Please use this identifier to cite or link to this item: https://hdl.handle.net/20.500.12530/24989
Title: Contralateral Cochlear Labyrinthine Concussion without Temporal Bone Fracture: Unusual Posttraumatic Consequence.
Authors: 
Issue Date: 2016
Citation: Case Rep Otolaryngol.2016;(2016):2123182
Abstract: Introduction. Labyrinthine concussion is a term used to describe a rare cause of sensorineural hearing loss with or without vestibular symptoms occurring after head trauma. Isolated damage to the inner ear without involving the vestibular organ would be designated as a cochlear labyrinthine concussion. Hearing loss is not a rare finding in head trauma that involves petrous bone fractures. Nevertheless it generally occurs ipsilateral to the side of the head injury and extraordinarily in the contralateral side and moreover without the presence of a fracture. Case Report. The present case describes a 37-year-old patient with sensorineural hearing loss and tinnitus in his right ear after a blunt head trauma of the left-sided temporal bone (contralateral). Otoscopy and radiological images showed no fractures or any abnormalities. A severe sensorineural hearing loss was found in his right ear with a normal hearing of the left side. Conclusion. The temporal bone trauma requires a complete diagnostic battery which includes a neurotologic examination and a high resolution computed tomography scan in the first place. Hearing loss after a head injury extraordinarily occurs in the contralateral side of the trauma as what happened in our case. In addition, the absence of fractures makes this phenomenon even more unusual.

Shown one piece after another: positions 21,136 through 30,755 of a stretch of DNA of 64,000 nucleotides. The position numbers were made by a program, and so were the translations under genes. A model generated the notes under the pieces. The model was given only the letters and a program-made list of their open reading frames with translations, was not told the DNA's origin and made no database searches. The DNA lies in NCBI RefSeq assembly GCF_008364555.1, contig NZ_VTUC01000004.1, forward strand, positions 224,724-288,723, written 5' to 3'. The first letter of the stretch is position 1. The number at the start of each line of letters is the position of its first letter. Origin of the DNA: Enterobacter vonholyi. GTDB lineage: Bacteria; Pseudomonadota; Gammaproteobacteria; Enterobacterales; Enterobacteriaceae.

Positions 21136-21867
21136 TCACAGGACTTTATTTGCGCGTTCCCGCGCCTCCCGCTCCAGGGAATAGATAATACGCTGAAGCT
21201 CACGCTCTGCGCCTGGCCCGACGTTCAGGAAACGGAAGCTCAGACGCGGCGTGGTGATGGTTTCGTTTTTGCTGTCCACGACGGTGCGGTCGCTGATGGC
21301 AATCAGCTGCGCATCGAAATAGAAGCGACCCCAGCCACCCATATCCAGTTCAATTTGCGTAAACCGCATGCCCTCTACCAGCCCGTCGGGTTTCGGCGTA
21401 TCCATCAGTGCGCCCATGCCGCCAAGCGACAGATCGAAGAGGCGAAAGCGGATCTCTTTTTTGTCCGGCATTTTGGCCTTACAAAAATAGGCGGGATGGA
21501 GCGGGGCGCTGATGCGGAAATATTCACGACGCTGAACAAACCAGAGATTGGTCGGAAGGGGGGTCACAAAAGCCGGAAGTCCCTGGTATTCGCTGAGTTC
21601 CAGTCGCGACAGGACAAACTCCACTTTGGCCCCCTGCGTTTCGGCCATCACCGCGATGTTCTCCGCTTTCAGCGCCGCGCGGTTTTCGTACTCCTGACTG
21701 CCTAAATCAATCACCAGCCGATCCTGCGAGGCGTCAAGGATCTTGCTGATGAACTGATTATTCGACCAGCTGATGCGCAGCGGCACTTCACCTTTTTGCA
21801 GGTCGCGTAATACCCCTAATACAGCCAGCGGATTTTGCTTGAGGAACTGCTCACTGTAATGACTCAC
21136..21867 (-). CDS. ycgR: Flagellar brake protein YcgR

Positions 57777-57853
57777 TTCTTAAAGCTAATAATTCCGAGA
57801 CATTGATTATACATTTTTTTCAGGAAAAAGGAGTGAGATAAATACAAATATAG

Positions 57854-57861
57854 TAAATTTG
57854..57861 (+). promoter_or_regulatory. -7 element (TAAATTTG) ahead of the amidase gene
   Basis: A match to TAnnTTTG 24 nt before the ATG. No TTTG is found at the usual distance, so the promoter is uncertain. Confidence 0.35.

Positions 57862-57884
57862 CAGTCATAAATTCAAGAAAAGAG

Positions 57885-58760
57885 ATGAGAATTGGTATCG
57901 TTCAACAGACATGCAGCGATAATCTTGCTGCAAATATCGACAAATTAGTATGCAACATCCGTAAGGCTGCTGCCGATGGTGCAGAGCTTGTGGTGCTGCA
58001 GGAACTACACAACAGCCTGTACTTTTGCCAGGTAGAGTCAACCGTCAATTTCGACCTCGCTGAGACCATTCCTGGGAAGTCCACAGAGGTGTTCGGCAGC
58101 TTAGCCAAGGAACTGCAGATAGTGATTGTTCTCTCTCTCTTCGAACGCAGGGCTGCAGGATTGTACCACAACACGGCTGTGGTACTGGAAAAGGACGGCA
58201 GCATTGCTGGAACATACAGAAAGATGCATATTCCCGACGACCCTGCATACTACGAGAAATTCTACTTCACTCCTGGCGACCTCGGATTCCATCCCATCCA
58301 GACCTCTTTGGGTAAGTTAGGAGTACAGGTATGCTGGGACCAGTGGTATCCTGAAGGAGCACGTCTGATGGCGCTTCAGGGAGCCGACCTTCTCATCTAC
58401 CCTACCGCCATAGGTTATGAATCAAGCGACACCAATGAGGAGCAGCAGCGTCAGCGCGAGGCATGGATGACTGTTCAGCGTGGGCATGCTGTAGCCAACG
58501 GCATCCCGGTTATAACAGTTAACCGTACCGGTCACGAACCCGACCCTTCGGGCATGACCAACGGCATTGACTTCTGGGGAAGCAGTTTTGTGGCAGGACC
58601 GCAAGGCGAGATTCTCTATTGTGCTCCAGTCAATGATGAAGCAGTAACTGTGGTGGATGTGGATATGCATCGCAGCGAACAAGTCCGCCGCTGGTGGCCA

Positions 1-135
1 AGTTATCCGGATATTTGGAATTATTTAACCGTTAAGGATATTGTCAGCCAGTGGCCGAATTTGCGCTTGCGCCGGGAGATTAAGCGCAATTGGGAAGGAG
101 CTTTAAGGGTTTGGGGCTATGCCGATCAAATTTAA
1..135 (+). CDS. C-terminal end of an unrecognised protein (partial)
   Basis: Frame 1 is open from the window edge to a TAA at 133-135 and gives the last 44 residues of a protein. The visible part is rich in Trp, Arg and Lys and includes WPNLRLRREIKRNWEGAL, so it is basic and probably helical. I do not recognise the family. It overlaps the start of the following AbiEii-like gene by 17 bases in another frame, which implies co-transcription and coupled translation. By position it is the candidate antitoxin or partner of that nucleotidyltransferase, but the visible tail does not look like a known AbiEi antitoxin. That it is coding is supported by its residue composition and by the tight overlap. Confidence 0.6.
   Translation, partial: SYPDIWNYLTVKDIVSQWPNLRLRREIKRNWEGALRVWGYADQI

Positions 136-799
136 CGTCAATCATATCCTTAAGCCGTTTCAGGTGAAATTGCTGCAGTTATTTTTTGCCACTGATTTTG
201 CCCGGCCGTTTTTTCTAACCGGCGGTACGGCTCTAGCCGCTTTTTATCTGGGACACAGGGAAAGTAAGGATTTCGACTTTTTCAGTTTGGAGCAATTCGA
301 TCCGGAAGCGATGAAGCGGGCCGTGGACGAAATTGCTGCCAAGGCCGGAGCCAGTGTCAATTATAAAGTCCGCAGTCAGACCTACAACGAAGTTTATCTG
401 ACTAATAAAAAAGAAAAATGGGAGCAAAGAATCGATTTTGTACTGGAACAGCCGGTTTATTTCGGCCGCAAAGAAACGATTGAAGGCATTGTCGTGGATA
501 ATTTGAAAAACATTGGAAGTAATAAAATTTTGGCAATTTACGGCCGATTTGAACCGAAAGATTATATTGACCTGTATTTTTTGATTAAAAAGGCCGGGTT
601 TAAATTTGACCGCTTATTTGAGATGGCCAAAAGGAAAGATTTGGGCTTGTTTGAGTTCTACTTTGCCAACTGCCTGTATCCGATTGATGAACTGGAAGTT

PMID: 27738540
URI: https://hdl.handle.net/20.500.12530/24989
Rights: openAccess
ISSN: 2090-6765
Appears in Collections:Hospitales > H. U. de Móstoles > Artículos

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